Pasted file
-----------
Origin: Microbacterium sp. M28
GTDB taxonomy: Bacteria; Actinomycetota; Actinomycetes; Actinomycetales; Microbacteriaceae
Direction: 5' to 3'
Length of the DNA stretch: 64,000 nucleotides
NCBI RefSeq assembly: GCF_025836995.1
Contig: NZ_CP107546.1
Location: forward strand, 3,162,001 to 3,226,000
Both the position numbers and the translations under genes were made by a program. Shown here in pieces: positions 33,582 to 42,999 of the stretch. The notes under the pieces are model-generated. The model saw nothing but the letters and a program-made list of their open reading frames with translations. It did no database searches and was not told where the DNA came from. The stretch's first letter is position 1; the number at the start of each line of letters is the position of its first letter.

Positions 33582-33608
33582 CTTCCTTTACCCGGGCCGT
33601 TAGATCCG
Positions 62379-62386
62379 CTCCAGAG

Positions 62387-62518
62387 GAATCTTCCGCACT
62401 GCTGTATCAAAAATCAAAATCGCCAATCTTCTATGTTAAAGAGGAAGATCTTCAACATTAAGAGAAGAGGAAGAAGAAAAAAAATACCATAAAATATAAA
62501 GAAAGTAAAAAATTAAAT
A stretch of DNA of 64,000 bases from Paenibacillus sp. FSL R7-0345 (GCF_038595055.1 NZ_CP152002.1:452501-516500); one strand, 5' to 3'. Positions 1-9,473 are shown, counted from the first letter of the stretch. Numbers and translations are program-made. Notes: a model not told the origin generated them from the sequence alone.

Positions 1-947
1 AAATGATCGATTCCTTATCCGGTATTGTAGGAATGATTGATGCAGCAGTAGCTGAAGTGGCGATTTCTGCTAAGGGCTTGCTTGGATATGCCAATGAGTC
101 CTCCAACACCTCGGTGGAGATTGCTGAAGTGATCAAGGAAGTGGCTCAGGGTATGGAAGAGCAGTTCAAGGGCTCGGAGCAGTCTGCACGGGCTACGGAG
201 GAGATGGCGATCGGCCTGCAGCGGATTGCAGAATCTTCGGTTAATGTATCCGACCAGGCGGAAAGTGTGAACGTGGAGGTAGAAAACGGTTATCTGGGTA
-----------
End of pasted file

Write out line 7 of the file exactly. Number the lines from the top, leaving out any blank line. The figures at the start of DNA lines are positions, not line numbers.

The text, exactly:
Location: forward strand, 3,162,001 to 3,226,000